Thursday, 23 May 2013 09:58

Lois Lerner Pleads the Fifth in Widening IRS Scandal

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IRS official Lois Lerner (shown) pled her Fifth Amendment right against self-incrimination at congressional hearings in the ever-widening IRS scandal May 22, as it became increasingly apparent that senior Obama administration officials knew the IRS was discriminating against conservative and Tea Party groups and did nothing to punish offenders. Other IRS officials testifying May 22 stonewalled congressional investigators by claiming no knowledge of the scandal, even though an internal IRS investigation of the political favoritism was completed back in May of 2012. IRS Inspector General J. Russell George noted in congressional testimony that he had come to the conclusion that “the gross mismanagement was not limited to Cincinnati. It was extended to Washington.”

IRS Director of Exempt Organizations Lois Lerner told congressional investigators May 22, while refusing to answer any questions on her mismanagement of her division of the IRS, “I have not done anything wrong. I have not violated any laws. I have not violated any IRS rules or regulations. And I have not provided false information to this or any other congressional committee,” she asserted.

Even liberal bloggers over at the Washington Post and Talking Points Memo have publicly concluded that “Lois Lerner has to go.” But the Obama administration has yet to demand the resignation of responsible persons in charge of employees who engaged in the discrimination, other than acting IRS Commissioner Steven Miller (who retired) and Joseph Grant, who, according to ABC News May 16, “only recently became Commissioner of Tax Exempt Organizations and Government Entities a week ago, will retire on June 3. Before that, Grant was deputy commissioner of the scandal-plagued unit.” Lerner is still on the job as of this writing.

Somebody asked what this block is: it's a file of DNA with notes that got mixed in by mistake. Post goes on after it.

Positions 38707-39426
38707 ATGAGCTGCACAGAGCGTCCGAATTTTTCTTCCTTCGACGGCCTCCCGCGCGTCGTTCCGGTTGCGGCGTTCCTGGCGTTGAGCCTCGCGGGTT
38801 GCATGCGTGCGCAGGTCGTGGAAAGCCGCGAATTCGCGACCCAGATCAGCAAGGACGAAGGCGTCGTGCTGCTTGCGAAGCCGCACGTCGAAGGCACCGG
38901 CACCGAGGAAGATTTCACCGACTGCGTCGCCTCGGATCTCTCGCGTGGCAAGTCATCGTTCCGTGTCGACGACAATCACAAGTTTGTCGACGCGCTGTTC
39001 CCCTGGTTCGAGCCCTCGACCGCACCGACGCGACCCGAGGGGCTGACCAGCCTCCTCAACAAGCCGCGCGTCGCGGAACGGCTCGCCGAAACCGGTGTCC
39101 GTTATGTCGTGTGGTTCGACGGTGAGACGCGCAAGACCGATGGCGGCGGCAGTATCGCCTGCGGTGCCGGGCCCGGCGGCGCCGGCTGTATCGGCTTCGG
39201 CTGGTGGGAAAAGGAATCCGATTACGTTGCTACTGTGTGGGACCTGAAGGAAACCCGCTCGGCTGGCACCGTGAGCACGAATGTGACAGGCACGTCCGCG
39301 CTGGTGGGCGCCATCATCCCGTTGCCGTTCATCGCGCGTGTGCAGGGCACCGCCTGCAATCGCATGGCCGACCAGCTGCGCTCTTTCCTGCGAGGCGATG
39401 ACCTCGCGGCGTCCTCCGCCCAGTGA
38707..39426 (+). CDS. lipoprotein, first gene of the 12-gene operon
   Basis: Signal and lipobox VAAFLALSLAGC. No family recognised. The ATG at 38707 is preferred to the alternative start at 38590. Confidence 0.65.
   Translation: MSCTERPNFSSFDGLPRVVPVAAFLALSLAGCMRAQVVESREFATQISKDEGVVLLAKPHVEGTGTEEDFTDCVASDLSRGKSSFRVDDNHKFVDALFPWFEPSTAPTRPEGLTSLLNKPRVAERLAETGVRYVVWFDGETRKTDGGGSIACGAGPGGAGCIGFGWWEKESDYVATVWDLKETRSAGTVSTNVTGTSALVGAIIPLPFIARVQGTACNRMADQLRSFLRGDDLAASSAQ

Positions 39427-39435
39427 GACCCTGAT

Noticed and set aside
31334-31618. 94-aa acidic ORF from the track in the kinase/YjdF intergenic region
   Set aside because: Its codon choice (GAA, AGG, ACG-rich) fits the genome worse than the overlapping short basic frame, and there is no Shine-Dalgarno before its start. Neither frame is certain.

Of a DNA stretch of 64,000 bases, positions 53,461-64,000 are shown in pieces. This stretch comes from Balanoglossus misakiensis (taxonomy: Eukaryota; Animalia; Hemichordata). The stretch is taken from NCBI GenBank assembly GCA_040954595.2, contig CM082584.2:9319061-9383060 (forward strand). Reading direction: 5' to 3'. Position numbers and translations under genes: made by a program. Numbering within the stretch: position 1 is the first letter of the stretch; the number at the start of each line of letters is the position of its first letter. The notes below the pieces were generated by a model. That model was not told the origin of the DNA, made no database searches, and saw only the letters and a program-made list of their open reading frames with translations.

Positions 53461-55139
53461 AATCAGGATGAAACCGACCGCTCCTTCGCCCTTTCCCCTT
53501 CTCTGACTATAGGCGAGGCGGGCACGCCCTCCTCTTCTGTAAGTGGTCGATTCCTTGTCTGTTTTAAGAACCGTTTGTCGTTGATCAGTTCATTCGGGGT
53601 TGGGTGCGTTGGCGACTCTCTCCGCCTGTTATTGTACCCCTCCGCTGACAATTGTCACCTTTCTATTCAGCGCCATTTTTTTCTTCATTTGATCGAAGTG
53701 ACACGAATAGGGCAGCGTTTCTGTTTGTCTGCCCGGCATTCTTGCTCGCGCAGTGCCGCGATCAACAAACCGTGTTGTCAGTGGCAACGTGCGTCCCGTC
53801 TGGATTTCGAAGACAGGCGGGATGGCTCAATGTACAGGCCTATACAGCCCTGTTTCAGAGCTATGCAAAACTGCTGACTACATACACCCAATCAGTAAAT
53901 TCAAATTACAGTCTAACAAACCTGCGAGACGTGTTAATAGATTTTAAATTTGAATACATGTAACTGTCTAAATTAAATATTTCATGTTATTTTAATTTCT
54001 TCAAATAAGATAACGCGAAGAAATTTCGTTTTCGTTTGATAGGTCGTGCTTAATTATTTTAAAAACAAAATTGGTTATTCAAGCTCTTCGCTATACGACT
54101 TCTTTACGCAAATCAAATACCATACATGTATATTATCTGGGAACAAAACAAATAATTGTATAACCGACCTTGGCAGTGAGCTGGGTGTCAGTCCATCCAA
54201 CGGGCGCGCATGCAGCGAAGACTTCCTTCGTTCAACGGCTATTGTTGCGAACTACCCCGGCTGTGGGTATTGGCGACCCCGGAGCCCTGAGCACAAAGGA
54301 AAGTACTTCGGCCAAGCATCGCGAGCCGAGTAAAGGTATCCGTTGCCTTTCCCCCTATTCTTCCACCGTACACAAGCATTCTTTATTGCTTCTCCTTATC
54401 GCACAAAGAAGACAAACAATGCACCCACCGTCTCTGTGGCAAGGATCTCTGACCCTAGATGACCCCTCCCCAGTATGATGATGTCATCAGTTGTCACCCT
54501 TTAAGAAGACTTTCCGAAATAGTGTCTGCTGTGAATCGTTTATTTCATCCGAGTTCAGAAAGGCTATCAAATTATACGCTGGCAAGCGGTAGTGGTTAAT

Indeed, it's more than a little unseemly that the Tea Party — a series of groups organized largely to oppose the looming ObamaCare — was stonewalled in their non-profit application by the IRS under President Obama, and then one woman who was supervisor of the IRS division who persecuted the Tea Party — Sarah Hall Ingram — was promoted by being put in charge of ObamaCare. Yet, she gave congressional testimony May 15, 2012 as commissioner of Tax Exempt and Government Entities, which is the division that persecuted conservatives. She has not been disciplined to this day, and the Obama administration has circled the wagons in her defense. 

Perhaps the most revealing part of the IRS scandal is that the Obama administration took no disciplinary action against any IRS officials until mid-May of this year, after it had become front-page news. Yet congressional investigators learned Tuesday that the facts of the scandal had been revealed to senior IRS officials more than a year ago. House Committee on Oversight and Government Reform Committee Chairman Darrell Issa (R-Calif.) noted in testimony May 22:

Just yesterday the committee interviewed Holly Paz, the director of exempt organizations, rulings and agreements, division of the IRS. While a tremendous amount of attention is centered about the Inspector General's report, or investigation, the committee has learned from Ms. Paz that she in fact participated in an IRS internal investigation that concluded in May of 2012-May 3 of 2012 and found essentially the same thing that Mr. George found more than a year later. Think about it, for more than a year the IRS knew that it had inappropriately targeted groups of Americans based upon their political beliefs without mentioning it, and in fact without honestly answering questions that were the result of this internal investigation.